Tidal heating will also become more of an issue, but I can't tell to what extent, or over what timescale. Tidal effects are complicated, and tidal heating is best understood in objects with eccentric orbits which have already had their own rotation tidally locked (eg. Io). A full investigation of the problem probably warrants a good read and understanding of Tidal dissipation in a homogeneous spherical body, and I'm not about to do that for you today ;-) Tidal Heating of Earth-like Exoplanets around M Stars: Thermal, Magnetic, and Orbital Evolutions suggests that high rates of heating associated with eccentric orbits can drive runaway greenhouse effects, probably sterilising the biosphere. Given that it is already somewhat implausble that the Earth would be captured rather than ejected, to hope that it is captured into a nice circular orbit to avoid excessive tidal heating seems even less likely!

You can of course handwave this as you see fit; ultimately it isn't impossible, and as far as we can tell we already live on a planet which is a bit unusual and the galaxy is a big place.

Next, tidal locking.

The time for a body to become tidally locked can be approximated by $$T_{lock} \approx {\omega a^6 I Q \over 3Gm_p^2 k_2 r^5}$$ where $$\omega$$ is Earth's spin rate (~2π rad/day), $$a$$ new orbital semimajor axis, $$I$$ is the moment of inertia (which is 0.331 x the mass of the Earth x the radius of the Earth squared), $$Q$$ is the dissipation function, $$G$$ is the gravitational constant, $$m_p$$ is the mass of Jupiter, $$k_2$$ is the Love number of the Earth and $$r$$ is Earth's radius. For Earth, Q appears to be about 100 and $$k_2$$ appears to be about 0.308

This ends up with a timescale of the order of 1.23x108 years... that's pretty fast!

Now, most of the angular momentum of the Earth-Moon system is in the Moon, but we've already established that the Moon is now in an unstable orbit and will in all likelihood be gone in under a billion years (possibly well under). Without the tidal influence of the Moon helping drag Earth back up to speed, it will probably be tidally locked to Jupiter in a timescale of the order of a billion years, too (which means "probably not as fast as 100 million years, but probably faster than 10 billion years).

The huuuge tides will slowly wind down, and the tidal heating will lessen. Now you're left with a "day" which is more like 72 old-days long. For the side facing Jupiter, the month-long night will have reflected light from Jupiter shining upon it... it will be cold, but not dark. For the outer-facing side the night will be very long and very cold indeed.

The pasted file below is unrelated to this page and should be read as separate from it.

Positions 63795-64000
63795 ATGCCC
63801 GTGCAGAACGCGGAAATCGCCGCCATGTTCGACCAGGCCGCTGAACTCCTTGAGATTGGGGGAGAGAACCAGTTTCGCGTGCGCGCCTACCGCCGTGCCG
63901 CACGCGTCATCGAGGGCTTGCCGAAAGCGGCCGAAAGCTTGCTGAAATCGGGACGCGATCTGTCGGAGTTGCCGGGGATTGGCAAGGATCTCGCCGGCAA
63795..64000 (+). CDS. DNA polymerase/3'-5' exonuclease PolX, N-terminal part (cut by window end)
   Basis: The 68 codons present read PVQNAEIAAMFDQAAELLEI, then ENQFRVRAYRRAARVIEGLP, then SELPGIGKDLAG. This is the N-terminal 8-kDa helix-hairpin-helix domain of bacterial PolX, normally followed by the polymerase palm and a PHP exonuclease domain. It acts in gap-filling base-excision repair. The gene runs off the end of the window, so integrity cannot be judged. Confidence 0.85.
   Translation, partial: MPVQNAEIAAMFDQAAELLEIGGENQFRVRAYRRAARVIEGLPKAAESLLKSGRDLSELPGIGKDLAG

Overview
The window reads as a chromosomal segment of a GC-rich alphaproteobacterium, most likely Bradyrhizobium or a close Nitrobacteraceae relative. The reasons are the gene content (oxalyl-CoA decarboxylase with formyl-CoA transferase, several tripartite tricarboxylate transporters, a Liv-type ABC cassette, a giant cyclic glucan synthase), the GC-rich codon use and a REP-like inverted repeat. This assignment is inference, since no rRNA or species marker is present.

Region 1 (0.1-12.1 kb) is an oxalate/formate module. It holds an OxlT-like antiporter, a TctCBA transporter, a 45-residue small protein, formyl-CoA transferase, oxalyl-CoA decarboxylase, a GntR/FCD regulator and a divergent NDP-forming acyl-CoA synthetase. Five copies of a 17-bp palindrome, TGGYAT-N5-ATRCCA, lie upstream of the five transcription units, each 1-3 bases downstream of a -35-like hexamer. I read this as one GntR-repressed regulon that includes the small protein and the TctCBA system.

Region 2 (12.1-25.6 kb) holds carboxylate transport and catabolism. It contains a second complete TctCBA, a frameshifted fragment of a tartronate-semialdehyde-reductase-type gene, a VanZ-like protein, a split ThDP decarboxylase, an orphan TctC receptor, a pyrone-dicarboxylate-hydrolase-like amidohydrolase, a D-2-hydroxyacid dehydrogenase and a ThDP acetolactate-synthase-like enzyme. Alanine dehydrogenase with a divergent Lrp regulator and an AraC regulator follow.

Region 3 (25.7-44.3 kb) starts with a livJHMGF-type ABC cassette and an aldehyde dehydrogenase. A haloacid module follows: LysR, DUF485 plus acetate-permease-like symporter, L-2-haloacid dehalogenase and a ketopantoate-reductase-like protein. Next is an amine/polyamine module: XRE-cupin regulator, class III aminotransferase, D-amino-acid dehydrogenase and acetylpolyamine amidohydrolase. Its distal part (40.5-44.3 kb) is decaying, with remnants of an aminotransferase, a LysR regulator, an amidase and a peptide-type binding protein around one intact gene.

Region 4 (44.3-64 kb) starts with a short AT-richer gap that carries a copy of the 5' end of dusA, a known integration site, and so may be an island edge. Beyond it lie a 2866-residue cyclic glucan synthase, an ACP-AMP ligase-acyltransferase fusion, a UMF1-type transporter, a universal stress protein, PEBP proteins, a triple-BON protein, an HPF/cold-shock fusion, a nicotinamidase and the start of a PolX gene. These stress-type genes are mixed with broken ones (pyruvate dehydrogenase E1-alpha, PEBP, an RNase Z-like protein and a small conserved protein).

The big temperature differential between the day and night sides will drive strong winds... maybe continuous storms, maybe not, I'm not sure. Thick layers of ice and snow will form on the night side, blanketing everything.

Probably most complex surface life will be destroyed in this environment. Complex undersea life, such as that which formed around black smokers may never even notice the change in their situation.

At some point the geomagnetic dynamo will probably grind to a halt, too. The magnetic field will be vastly weakened, and the solar wind will slowly strip away the atmosphere, eventually leaving a frozen iceworld where life can only exist in the deepest oceans.

• Thanks! This is very helpful. FWIW it seems based on the Porter & Grundy paper that an Earth-sized planet being captured in a stable orbit isn't absurdly improbable... Anyway, I think I'm fine handwaving away most of the barriers to habitability and using the parameters in the Heller & Barnes paper. I was primarily interested in what the hypothetical effects would be on the surface of the planet- mass extinctions and huge tides, hooray! But the world would ideally be at the point in time where tidal locking isn't finished, but the mass tides, etc. have slowed to Earth-ish levels. – tiluchi Mar 7 at 18:00
• @tiluchi there are certainly some big slices of time where something interesting could be living on the world, so it isn't all doom and gloom. I haven't read the paper you suggested yet, but its on the todo list. I do still recommend a Brown Dwarf instead of a gas giant, as the huge scale should allow for things like rotation to persist for much longer in a distant satellite, though. – Starfish Prime Mar 7 at 18:46

The most notable change I can think of is a consequence of the very likely tidal locking which the Earth-like planet would incur once orbiting the gas giant: like our moon, it will develop a tidal bulge on the side facing the gas giant.

This would also mean that there would be no large tides on the planet, except for those induced by the star, but those would be minuscule with respect to the effect caused by the gas giant.

With less significant tides it might become also more difficult for life to leave the seas and venture on land, at least following the path which on Earth lead from fishes to reptiles and mammals.